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Overseas, Some React With Alarm to Trump’s ‘America First’ Pledge

Posted by hkarner - 22. Januar 2017

JAN. 21, 2017

HONG KONG — In the Philippines, nationalists rallied outside the United States Embassy in Manila, setting fire to an American flag with a picture of President Trump’s face. In China, state media highlighted the “violent” protests that accompanied his inauguration.

In Germany, the vice chancellor warned of a “drastic radicalization” in American politics and said Berlin stood ready to fill the void left by an isolationist Washington. And in Britain, Prime Minister Theresa May said she would tell a skeptical Mr. Trump how important NATO and the European Union are for European and world stability.

“With the threats we face, it’s not the time for less cooperation,” she told The Financial Times. Mrs. May is supposed to travel to Washington to meet Mr. Trump soon, perhaps as early as this week.

In countries around the world, small demonstrations and alarmed reactions greeted Mr. Trump’s ascent to power and his inaugural pledge: “From this day forward, it’s going to be only America first.” But some world leaders embraced the new reality, seeking to accommodate a galvanizing political force whose message has been echoed in mass movements across continents.

„In Germany, the vice chancellor warned of a “drastic radicalization” in American politics and said Berlin stood ready to fill the void left…

But in Berlin, where Chancellor Angela Merkel’s government has been rattled by anti-immigrant discontent before upcoming elections, Sigmar Gabriel, the vice chancellor, said there were “highly nationalist tones” in Mr. Trump’s speech, which he said reflected a “drastic radicalization” of United States politics. ”You have to take the man seriously,” Mr. Gabriel said.

He said that if Mr. Trump made good on his pledges to rip up trade deals and disregard longstanding alliances, Germany stood ready to fill the void.

“Should the United States start a trade war with China and all of Asia, then we as Europeans and Germans are fair partners,” Mr. Gabriel said. “Europe and Germany need a strategy geared toward Asia and China — and we have new opportunities.”

President François Hollande of France, battling nationalist currents in his own country, did not wait for Mr. Trump to give his address before suggesting that France’s course would divert from Washington’s new direction.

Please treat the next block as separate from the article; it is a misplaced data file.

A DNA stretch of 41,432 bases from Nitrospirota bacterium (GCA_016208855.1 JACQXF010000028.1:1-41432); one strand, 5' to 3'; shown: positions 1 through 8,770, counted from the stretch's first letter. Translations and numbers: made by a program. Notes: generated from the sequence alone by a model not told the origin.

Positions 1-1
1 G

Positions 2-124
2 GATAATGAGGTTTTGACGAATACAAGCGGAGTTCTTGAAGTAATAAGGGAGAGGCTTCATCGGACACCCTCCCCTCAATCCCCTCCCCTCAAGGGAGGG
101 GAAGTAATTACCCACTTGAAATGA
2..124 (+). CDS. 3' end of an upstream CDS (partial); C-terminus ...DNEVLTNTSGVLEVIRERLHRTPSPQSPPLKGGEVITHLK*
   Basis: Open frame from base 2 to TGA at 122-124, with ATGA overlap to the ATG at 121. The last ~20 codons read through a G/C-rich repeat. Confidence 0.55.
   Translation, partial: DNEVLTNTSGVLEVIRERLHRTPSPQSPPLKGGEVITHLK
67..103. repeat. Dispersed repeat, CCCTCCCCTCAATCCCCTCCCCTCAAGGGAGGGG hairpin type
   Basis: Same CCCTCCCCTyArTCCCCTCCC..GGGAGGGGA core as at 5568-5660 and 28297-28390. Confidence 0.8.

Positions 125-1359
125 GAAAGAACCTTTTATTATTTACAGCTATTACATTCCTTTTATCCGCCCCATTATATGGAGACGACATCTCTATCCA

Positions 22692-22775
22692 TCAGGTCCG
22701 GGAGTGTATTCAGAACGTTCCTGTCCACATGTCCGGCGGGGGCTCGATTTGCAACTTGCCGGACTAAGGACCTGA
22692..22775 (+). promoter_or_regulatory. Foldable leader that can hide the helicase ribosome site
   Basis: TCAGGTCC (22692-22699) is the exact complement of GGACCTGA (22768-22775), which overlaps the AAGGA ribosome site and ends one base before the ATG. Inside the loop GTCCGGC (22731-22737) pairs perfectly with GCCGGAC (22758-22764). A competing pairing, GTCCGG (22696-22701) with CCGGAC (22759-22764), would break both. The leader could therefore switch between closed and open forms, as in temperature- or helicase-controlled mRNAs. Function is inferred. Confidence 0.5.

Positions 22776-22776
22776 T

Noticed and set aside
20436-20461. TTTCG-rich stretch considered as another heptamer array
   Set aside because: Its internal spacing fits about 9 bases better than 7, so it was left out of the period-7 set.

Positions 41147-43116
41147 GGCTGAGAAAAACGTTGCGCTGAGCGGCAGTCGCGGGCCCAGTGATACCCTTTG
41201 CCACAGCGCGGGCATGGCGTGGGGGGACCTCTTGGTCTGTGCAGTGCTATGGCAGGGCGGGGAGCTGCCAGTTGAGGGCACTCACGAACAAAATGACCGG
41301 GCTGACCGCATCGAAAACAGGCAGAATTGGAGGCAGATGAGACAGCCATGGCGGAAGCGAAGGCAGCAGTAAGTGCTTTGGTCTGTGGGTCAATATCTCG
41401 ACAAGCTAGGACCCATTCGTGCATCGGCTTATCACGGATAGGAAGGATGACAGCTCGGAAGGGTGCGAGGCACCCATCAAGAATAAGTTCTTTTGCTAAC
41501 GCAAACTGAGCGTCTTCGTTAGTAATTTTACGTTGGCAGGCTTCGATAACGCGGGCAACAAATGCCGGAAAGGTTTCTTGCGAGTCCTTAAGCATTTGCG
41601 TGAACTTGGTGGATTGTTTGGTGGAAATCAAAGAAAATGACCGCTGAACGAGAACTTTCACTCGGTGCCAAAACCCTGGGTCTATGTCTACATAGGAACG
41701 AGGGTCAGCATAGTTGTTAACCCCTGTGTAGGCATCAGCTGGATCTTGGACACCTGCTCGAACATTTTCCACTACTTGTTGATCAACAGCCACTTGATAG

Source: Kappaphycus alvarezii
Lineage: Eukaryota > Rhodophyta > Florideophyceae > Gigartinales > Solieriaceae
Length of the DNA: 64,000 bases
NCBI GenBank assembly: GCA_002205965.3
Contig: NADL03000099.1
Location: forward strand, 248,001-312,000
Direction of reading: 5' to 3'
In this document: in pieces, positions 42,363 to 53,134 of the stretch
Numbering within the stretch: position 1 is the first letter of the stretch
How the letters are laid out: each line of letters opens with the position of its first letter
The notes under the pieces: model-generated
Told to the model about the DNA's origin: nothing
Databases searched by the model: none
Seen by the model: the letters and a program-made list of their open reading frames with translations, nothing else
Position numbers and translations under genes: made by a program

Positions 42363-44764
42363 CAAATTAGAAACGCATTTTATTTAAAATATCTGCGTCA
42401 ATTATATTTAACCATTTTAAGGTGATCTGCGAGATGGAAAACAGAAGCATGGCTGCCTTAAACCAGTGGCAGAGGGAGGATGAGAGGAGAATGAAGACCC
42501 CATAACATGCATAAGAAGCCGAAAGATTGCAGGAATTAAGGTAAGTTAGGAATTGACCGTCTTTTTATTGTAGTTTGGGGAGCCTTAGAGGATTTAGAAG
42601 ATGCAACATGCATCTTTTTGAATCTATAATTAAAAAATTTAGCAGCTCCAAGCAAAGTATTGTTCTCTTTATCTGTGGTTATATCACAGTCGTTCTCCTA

“We are in an open world economy and it is not possible nor advisable to want to be isolated from the world economy,” he said. “We must not imagine France closed with respect to the rest of the world.”

But the far-right French politician Marine Le Pen, a serious candidate to succeed Mr. Hollande in elections this spring, declared that Mr. Trump’s victory had opened “a new era in the cooperation between nations.”

Ms. Le Pen will join other far-right leaders from the Netherlands, Germany and Italy in the German city of Koblenz on Saturday, just a day after Mr. Trump’s inauguration, at a conference to consult and celebrate what they consider a popular shift in their direction.

In the Philippines, President Rodrigo Duterte, whose bloody antidrug campaign has been criticized by the United States and other Western nations, welcomed the new president and his apparent willingness to stop telling other leaders how to govern.

“The Philippines welcomes President Trump’s foreign policy direction,” a spokesman for Mr. Duterte, Ernesto Abella, said in a statement. Referring to Mr. Trump’s statement that Americans would not “seek to impose our way of life on anyone,” Mr. Abella said that his approach “promises a more placid and mutually beneficial relationship, especially with longstanding allies like us.”

There were the usual gestures of cooperation, mixed with hope that Mr. Trump’s angry and nationalistic words would not mean an American retreat from global responsibility.

“With great power comes great responsibility,” Lithuania’s president, Dalia Grybauskaite, wrote on Twitter. “Confident in global leadership of the USA! Congratulations @realDonaldTrump!”

Other observers were struck by the dark tones of Mr. Trump’s speech. In Japan, Goro Hashimoto, a special editor at the right-leaning Yomiuri Shimbun, the world’s largest-circulation newspaper, compared Mr. Trump’s speech to President John F. Kennedy’s inaugural address — and not favorably.

“When I heard Kennedy’s speech when I was a child, I was so excited,” Mr. Hashimoto said. “He talked about American values as well as the benefits for the world. Trump didn’t talk in that way.”

Some European politicians were blunt. “Hostile inauguration speech,” the former Belgian prime minister Guy Verhofstadt wrote on Twitter. “We can’t sit around & hope for US support & cooperation. Europe must take its destiny & security in its own hands.”

 

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